Hudson River

February 4, 2015, 12pm PST
New York may be the most famous example of the parks becoming the most conspicuous signifiers of neighborhoods for the haves, versus the have-nots, but Inga Saffron hopes that cities everywhere can find ways to even the playing fields.
The New Republic
January 11, 2015, 5am PST
Buried in the Port Authority's recent report on the future its financing and operations, was a plan to move forward with a project to increase transit capacity across the Hudson River.
Bloomberg
November 19, 2014, 11am PST
With designs by architect Thomas Heatherwick and Landscape Architect Mathews Nielsen, a park proposal for the Hudson River would make a splashy addition to the neighborhood that boasts the south end of the High Line.
The New York Times
October 16, 2014, 6am PDT
Linh Tat reports on the opening of a new waterfront park created and maintained by two New Jersey cities: North Bergen and Guttenberg.
North Jersey
August 13, 2012, 2pm PDT
Elsa Brenner looks at the boon for developers, and residents, that a city-and-state-funded effort to daylight the Saw Mill River has provided for the New York City suburb of Yonkers.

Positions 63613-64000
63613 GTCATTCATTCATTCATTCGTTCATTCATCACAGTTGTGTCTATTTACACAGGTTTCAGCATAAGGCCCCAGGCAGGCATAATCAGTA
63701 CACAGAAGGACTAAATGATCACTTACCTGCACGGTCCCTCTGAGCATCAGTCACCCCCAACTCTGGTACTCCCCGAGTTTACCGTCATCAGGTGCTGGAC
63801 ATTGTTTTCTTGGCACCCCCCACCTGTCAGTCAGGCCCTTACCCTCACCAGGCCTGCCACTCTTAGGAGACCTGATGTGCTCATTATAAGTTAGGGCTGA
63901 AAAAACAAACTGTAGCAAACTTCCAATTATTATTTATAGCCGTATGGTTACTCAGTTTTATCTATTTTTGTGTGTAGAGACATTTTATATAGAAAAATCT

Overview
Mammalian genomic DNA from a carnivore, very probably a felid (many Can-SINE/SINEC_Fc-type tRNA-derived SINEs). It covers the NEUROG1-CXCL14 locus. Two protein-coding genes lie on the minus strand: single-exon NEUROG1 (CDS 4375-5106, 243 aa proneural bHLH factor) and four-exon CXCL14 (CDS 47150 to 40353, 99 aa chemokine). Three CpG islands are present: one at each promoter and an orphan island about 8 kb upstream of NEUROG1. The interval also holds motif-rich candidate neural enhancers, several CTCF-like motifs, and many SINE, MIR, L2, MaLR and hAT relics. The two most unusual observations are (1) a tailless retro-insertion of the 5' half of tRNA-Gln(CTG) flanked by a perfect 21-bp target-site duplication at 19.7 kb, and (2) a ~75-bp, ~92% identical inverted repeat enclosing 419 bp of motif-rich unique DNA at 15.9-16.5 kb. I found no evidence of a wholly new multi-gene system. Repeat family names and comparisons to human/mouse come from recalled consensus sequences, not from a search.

The New York Times
April 6, 2012, 11am PDT
Plans to transform New York's Tappan Zee Bridge into a park have captured the public's imagination, but some speculate it's just a pipe dream, Peter Applebome reports.
The New York Times
February 25, 2012, 1pm PST
Jen Carlson writes about an incredibly ambitious (or naive) plan from 1934 to expand buildable area in New York by paving over the Hudson River.
Gothamist
February 25, 2012, 7am PST
As state authorities prepare to replace the aging bridge, local officials and interest groups propose an "exciting" alternative to demolition.
New York Times
February 11, 2011, 8am PST
One plan to build a tunnel under the Hudson River from New Jersey to New York was killed by Governor Chris Christie, but New Jersey's senators have gotten behind a new plan to do the same thing.
The New York Times
May 11, 2010, 1pm PDT
It's 1.28 miles long, spans 212 ft. above the Hudson River only 80 miles north of Manhattan, and a state park, no less, officially titled "Walkway Over the Hudson". Initially a railroad bridge that opened in 1888, it closed after a fire in 1974.
The New York Times - N.Y. / Region
October 20, 2009, 9am PDT
Cities along the Hudson River in New York are pushing plans to build more docks along the waterfront.
The New York Times